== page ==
MEMPHIS -- The Achievement School District is rolling out a new pay schedule in an effort to entice high-performance teachers.
The Commercial Appeal (http://bit.ly/UdsyEw) reports a teacher with a fresh degree could earn $62,500 after six years of teaching with the ASD -- and that doesn't include bonus pay of up to $7,000 for the best performing schools.
The base salary is $16,000 more per year than Shelby County schools pay for the same amount of experience.
Currently, ASD teachers make $49,747 on average, which is $6,000 less than the average for teachers at Memphis City Schools.
The Achievement School District runs low-performing schools across the state with a goal of significantly improving student performance over five years. The goal is to take schools in the bottom 5 percent of achievement and put them in the top 25 percent.
Six schools in Memphis are assigned to the Achievement School District this year, but that number will double next year.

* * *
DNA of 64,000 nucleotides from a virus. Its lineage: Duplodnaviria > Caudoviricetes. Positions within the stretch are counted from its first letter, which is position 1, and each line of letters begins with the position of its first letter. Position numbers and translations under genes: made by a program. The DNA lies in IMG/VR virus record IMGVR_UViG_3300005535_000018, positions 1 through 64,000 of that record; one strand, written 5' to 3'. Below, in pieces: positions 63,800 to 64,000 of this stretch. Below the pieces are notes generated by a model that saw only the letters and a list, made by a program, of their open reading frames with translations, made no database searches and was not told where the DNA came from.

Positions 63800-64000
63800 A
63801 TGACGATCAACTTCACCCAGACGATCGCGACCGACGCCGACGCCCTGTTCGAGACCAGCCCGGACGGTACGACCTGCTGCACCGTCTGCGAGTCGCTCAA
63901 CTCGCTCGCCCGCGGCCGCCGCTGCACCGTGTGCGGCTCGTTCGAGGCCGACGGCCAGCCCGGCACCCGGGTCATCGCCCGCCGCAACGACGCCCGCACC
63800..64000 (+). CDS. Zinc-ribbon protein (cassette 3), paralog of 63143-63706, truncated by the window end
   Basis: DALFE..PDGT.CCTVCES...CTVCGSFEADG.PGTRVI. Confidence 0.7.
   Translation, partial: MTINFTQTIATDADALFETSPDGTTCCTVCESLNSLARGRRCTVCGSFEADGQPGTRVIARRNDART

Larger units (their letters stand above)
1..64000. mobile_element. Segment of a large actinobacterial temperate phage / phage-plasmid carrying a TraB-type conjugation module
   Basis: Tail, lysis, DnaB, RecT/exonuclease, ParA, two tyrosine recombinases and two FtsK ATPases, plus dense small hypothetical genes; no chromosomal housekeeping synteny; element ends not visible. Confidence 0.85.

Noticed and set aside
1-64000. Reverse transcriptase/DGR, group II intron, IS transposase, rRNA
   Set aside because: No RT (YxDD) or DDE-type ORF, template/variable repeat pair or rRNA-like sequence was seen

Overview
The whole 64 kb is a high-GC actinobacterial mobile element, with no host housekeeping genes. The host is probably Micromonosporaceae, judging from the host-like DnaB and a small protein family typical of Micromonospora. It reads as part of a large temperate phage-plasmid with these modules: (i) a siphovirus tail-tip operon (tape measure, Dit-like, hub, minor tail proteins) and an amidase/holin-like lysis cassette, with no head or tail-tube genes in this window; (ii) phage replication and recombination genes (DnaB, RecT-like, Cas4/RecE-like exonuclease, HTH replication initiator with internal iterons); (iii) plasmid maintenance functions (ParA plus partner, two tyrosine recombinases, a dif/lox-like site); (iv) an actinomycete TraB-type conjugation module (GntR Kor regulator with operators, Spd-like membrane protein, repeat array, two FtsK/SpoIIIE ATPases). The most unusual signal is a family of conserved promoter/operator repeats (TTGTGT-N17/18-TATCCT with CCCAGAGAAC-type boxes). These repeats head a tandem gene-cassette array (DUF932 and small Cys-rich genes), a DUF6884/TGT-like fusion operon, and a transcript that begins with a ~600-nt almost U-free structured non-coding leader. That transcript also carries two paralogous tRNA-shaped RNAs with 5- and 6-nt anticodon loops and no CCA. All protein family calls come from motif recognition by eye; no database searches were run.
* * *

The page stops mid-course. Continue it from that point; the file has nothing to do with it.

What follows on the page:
"Last July, amid the craziness of startup, we talked to our teachers about the guiding principles of meaningful pay," said Ash Solar, ASD chief talent officer. "We spent the last four months building a system that reflects their priorities."
That means student achievement on standardized tests and what the principal observes in the classroom will lead to more pay instead of seniority and advanced degrees.
"We tied everything to student results and teacher performance," Solar said. "Every effective teacher gets a raise, period. How much that raise is will be based on performance and pathway."
Teachers just starting out are paid $40,000, which will increase by $2,500 after their first year if they score at the top of the performance charts. After that, they will receive a $5,000 bump in pay each time they move to a higher bracket.
"We have built this compensation structure toward the goal of being the best place to work," Solar said. "If teachers are at a fork in the road, and are wondering if this is good or bad, we have built this system to be good."
Information from: The Commercial Appeal, http://www.commercialappeal.comcomments powered by Disqus